Being born and raised in Kenya, I was very lucky to experience fresh exotic varieties and flavours of fruit and vegetables. We used to get fresh vegetables delivered daily to our house by a ” Mama Boga” meaning vegetable lady, it always amazed me how they used to carry heavy platters of vegetables on their heads without dropping them, it was definitly a skill that I didn’t have. Everyday we had different veg but greens were a must. Infact In Kenya greens were a staple dish for all especially as you found them growing all around, villagers would make a dish called Sukumawiki to accompany their bright white,moist and nutritious “ugali”.My childhood memories of growing up in Kenya are still so fresh, only feels like yesterday I moved countries although it has been 20 years, wow how the time flies. Ugali is made of maize meal and water usually cooked to a porridge or dough like consistency. I used to sit and watch the locals mould ugali in their fist, scoop up their veg or meat and eat eveb I used to join them and the experience of eating it the way they did was so satisfactory. In local villages they used to cook their vegetables, meat, fish, ugali with very simple spices and some could only just manage to afford salt, yet they appreciated and respected the food they were eating, I was very young to have experienced all of this first hand but it was an eye opening experience and those memeories will never part from me.
Most villagers used to rely on affordable and available vegetables to make a feast for their family and one of the dishes which is popular to accompany ugali is called “Sukuma wiki” which means “push the week”. It’s a dish they prepare to help them get through the week and usually made with collard greens which is similar to Kale. Collard greens are cheap to purchase and very simple to prepare usually sauteed with onions and salt.I count myself very lucky to have had the opportunity to experience all that I have and observe life in both ends of the spectrums. I remember visiting villages where there was no light and water and see how locals lived in their huts, at times 5-6 members of the family sleeping in a confined space to me like a box. I got to experience first hand the amount of hard work and labourus jobs kids and adults of the family did to have food on their plate for survival. One thing I did take away from all of this was that no matter what they could or couldn’t afford they would always cook nutritious meals for their kids.Now having kids of my own I feel it’s so important for them to visually experience this side of living but as I’m not in Africa anymore I can only hope to make them understand about importance of valuing and appreciating simple things in life such as food.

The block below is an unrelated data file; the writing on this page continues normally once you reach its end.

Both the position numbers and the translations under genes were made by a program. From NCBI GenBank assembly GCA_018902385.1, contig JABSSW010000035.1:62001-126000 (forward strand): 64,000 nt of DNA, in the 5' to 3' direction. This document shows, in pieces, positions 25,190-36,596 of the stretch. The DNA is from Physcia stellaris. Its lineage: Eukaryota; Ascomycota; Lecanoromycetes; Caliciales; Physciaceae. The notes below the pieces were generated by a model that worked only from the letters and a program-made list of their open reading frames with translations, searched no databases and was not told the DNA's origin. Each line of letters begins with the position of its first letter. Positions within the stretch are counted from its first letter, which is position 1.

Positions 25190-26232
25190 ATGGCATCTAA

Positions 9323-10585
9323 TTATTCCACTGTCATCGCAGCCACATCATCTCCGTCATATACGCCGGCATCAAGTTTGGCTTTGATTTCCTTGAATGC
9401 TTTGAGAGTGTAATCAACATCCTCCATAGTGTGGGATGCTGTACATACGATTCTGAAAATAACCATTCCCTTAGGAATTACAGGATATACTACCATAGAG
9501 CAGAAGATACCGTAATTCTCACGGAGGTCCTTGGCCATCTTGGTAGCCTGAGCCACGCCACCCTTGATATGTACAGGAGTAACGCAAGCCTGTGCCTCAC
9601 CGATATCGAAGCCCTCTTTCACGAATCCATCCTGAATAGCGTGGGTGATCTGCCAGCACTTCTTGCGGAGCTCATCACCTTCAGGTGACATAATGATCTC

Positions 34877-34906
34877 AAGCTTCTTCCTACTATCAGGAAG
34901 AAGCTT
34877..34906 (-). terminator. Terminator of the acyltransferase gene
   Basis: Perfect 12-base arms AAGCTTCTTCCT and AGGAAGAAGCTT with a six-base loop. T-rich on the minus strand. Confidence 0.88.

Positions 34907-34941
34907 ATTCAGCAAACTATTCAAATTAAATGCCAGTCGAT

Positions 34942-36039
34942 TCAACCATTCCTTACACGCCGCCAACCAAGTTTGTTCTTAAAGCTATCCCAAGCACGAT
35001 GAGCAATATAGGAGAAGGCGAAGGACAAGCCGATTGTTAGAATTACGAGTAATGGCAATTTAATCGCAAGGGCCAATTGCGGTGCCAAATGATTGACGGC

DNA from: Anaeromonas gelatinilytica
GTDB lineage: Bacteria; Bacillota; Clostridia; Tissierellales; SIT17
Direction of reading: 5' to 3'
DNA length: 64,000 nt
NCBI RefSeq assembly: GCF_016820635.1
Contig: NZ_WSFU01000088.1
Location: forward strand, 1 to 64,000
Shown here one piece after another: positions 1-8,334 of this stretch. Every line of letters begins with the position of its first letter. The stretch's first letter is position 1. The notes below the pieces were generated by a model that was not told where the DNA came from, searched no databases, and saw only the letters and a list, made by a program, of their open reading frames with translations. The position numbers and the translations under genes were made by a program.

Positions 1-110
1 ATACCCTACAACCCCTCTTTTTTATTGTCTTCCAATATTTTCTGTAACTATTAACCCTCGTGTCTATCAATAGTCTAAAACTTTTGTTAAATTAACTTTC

Here I have used Kale and spinach to make “sukuma wiki” but with addition of few other spices. Kale is very nutritious and high in iron. I found that by mixing kale and spinach you got the best of both worlds, soft greens and slightly tough greens. This recipe has been made creamy by adding greek yoghurt so no cream involved which makes it super healthy. The beauty of this dish is that it can be used as a standard curry base and you can make your own variations by adding vegetables or cheese.
I served this curry with the Fresh coriander and jalapeno corn bread which went down a treat.
Slimming World Syns per serving: Free
Frylight or 1 cal spray
1 Large onion chopped
4 Cloves garlic finely chopped
1 Medium tomato chopped
300g Fresh Spinach roughly sliced
2 Tsp curry powder
2 Tbsp Cumin seeds
1 Tsp salt or to taste
85g 0% fat Greek yoghurt
1. In a wide pan, spray frylight, add cumin seeds, garlic and onions and sautee.
2. Add the tomatoes and spices and stir together.
3. Add Kale and spinach a little at a time allowing both to wilt slighlty before adding more.
4. once all spinach and kale has been added, cover the pan and let it cook on low heat for 4-5 mins.
5. Take a couple of spoonful of cooked spinach and kale curry and put in a blender together with the yoghurt, blend until smooth and creamy. Add it to the rest of the curry and stir.
6. Curry is ready to be served hot with roti or corn bread.